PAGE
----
But, let’s talk strictly about liquid droplets. Coalescence is by far the most important precipitation growth process in clouds with temperatures above -15-degrees C. The smallest cloud droplets measure about 10 to 20 microns in diameter and have a terminal velocity of about one centimeter per second. It takes almost a day for these droplets to fall out of a cloud. This is so slow that the large-scale ascent dominates, and the droplets never really fall out of the cloud.

As collision and coalescence work their magic, the droplets begin growing. Now we’re reaching the range of supercooled large droplets (SLD), a category of droplets that are 40 microns or larger. This size specifically excludes cloud droplets and covers the range of liquid from small drizzle droplets up to rain droplets. It’s the “important stuff.” Instead of flowing over the wing with the surrounding air, SLDs have enough momentum to impact the airplane. They also have enough thermal mass to spread over the wings before freezing, a process called runback.

If there’s enough coalescence, SLDs will soon grow to around 200 microns, or 0.2 mm—about the size of drizzle droplets—with a terminal velocity of 0.5 meters per second. A drizzle droplet like this falling out of a 500 meter stratus base will reach the ground in about 17 minutes.

Further coalescence allows the droplets to grow to raindrop size, which is about 2-4 mm, and fall about 5 to 10 meters per second. These droplets rapidly grow through coalescence and reach the ground from the same cloud base in only two to three minutes, and it all ends with a large splat on your windshield. Coalescence can still take place during this long descent, but beyond about five mm the wind tends to shred the drop into smaller pieces. These raindrops comprise the upper limit of SLD size.

Supercooled Water

Once we’ve grown supercooled droplets, we have the ideal conditions for significant icing. Not much more is required. When your airplane comes along, these droplets impact your aircraft and coat it, and the icing problems begin.

The production of precipitation affects how severe the icing is. If precipitation occurs, the supercooled water is removed or deposited onto ice crystals and carried to the ground, out of the picture. So if we were looking to create a bad icing situation, we want strong lift and ascent, but not enough where extensive precipitation develops or the droplets get too large. The exception is rain falling into a cold layer below. That produces freezing rain and almost always severe icing.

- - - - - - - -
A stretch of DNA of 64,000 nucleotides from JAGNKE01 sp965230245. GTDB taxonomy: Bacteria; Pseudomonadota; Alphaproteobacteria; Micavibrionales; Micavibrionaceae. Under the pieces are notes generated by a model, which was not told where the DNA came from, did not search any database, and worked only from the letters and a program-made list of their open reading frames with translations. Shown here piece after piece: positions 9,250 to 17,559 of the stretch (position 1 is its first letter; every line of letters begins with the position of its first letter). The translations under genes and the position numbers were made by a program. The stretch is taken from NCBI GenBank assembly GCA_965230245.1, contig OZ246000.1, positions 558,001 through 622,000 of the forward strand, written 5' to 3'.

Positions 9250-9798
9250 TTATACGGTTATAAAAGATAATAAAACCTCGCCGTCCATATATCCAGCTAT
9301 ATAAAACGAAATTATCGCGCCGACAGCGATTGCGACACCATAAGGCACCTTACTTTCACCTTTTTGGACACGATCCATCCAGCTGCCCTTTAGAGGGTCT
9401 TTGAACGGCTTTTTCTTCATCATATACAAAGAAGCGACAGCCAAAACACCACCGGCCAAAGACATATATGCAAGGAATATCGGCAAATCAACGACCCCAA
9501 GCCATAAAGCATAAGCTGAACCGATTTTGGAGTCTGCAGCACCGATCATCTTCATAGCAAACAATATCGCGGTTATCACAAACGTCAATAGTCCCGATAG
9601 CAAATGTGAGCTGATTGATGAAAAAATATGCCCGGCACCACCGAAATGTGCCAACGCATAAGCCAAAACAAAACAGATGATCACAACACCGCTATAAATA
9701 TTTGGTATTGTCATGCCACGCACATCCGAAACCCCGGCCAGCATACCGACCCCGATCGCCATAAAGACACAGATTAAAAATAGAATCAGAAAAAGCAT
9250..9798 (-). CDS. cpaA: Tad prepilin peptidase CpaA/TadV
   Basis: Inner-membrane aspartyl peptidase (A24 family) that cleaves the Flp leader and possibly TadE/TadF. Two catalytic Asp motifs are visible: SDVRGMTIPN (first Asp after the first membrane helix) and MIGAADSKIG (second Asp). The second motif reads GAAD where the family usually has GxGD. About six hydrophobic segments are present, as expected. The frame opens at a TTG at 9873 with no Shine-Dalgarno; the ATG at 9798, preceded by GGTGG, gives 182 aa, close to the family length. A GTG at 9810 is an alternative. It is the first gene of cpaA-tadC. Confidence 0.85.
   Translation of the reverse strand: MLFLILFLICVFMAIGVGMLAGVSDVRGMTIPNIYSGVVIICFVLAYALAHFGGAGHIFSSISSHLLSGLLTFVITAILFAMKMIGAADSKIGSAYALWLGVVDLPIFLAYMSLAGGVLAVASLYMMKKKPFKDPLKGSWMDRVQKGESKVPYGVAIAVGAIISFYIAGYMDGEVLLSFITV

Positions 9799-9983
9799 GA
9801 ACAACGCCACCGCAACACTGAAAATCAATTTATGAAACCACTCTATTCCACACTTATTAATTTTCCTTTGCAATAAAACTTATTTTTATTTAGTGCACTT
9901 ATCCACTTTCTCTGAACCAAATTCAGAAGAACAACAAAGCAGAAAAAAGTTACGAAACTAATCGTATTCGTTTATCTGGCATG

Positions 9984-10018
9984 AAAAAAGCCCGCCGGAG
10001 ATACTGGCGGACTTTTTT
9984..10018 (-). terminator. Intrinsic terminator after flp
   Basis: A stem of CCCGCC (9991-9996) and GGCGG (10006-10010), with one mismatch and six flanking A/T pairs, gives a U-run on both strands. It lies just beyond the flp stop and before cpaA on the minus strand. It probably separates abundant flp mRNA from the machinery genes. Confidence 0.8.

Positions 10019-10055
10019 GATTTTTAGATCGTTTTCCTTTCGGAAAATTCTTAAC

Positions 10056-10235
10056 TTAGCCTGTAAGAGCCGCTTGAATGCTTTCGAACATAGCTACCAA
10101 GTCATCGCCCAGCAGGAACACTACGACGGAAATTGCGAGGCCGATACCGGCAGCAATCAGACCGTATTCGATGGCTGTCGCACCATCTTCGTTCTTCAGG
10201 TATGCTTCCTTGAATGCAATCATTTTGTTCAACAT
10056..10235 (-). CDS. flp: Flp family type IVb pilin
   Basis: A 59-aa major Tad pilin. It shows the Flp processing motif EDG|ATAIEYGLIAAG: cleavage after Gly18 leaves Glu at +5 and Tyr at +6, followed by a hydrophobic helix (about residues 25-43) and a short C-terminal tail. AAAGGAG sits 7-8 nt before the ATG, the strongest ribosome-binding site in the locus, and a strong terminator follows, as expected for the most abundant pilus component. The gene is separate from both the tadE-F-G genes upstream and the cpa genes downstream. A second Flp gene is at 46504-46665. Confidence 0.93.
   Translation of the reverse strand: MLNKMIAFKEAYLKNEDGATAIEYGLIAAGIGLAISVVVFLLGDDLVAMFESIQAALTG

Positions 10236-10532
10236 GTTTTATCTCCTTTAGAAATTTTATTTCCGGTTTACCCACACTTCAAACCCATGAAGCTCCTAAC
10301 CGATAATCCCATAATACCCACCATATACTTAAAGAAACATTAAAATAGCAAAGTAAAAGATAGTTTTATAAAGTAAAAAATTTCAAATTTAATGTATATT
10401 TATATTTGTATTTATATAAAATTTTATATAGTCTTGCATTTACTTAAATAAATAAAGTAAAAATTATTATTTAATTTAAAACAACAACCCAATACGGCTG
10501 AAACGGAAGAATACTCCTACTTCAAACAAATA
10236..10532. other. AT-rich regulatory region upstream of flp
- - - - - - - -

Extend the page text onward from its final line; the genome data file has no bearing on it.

Theoretically precipitation acts to reduce the icing threat by scavenging SLDs and moving the water to the ground. There are rules of thumb that suggest surface precipitation is linked with a reduced threat of heavy icing. Some research however shows that this is not necessarily the case. This may be due to continued production of a favorable environment for SLDs by the weather pattern, even as the cloud precipitates. We will probably see more research on this topic in the years ahead.

A Recipe For Glaze

Overall, icing severity is controlled by the total available liquid water content (LWC) in the cloud, the temperature, and droplet size. You won’t find predictions of droplet size on Internet charts, but convective (cumuliform) clouds and nimbostratus are the best producers of high LWC amounts. This means watch out around embedded storms and wherever instability values are significant (a Convective Available Potential Energy of 200-400 J/kg or higher in the winter).

By LWC, we mean the density of liquid moisture in a volume, meaning supercooled LWC if it’s below freezing. More LWC means more potential to grow large droplets. This makes LWC closely linked to icing severity. LWC is measured in grams per cubic meter. Some basic ranges you might see on icing charts are 0.1 to 0.6 g/m3 for light icing, 0.6 to 1.2 g/m3 for moderate icing, and above 1.2 g/m3 for severe icing.

Multispectral satellite images such as these at College of DuPage help distinguish between ice and supercooled water.

Then there’s temperature. Since the 1930s, temperature has served as the most widely used benchmark of what kind of icing to expect. Icing as a whole spans the range of 0 to -40-degres C. At temperatures above freezing, you won’t get structural icing unless the airframe is cold-soaked. At temperatures below -40ÅãC, icing risk is minimized due to the exceptionally low LWC and the prevalence of non-stick rime icing.

The most severe icing is found within the range of 0 to -12-degrees C, which favors clear icing. This type of icing freezes slowly, expelling most of the microscoping air droplets which would otherwise form the milky appearance of rime icing, and it sticks strongly to surfaces. If temperatures are in that favorable range, you only need to look at cloud types and weather patterns, which give an idea of what LWCs are involved.

Closing Tips

Now that you understand icing a little better, I want to give one word of caution. Be careful with freezing level products. First, these charts are automatically generated by computer analysis, and weird temperature profiles and data gaps will create errors. Second, there are sometimes multiple freezing levels near strong frontal systems, and freezing level data fails to take into account the effect of elevated warm layers. All of this can create a misleading picture of what’s really happening. Your best bet is to use tools that let you visualize a vertical cross section along your flight route, and look at the temperature values. The Aviation Weather Center flight path tool is one such option.

If time permits and you have the interest, you can also review Skew-T soundings, as we’ve shown previously. Soundings are the go-to product for aviation forecasters. Model forecast soundings, like those on PivotalWeather.com, are highly useful, and sites like Weathernerds.org offer vertical cross-section tools for models where you can view forecast temperature fields along a route. While we don’t advise pilots make go/no-go decisions with them, they’re incredibly useful in helping to build a coherent mental picture of what exactly is happening and how everything interacts.

Finally, don’t forget the SIGMETs, PIREPs, and official icing products from sites like aviationweather.gov, and the content from a qualified weather briefing. These, of course, should be the final word when it comes to a flight planning decision. The fancy tools and your knowledge of icing, hopefully, will fill in the remaining blanks.

This article originally appeared in the October 2020 issue of IFR magazine.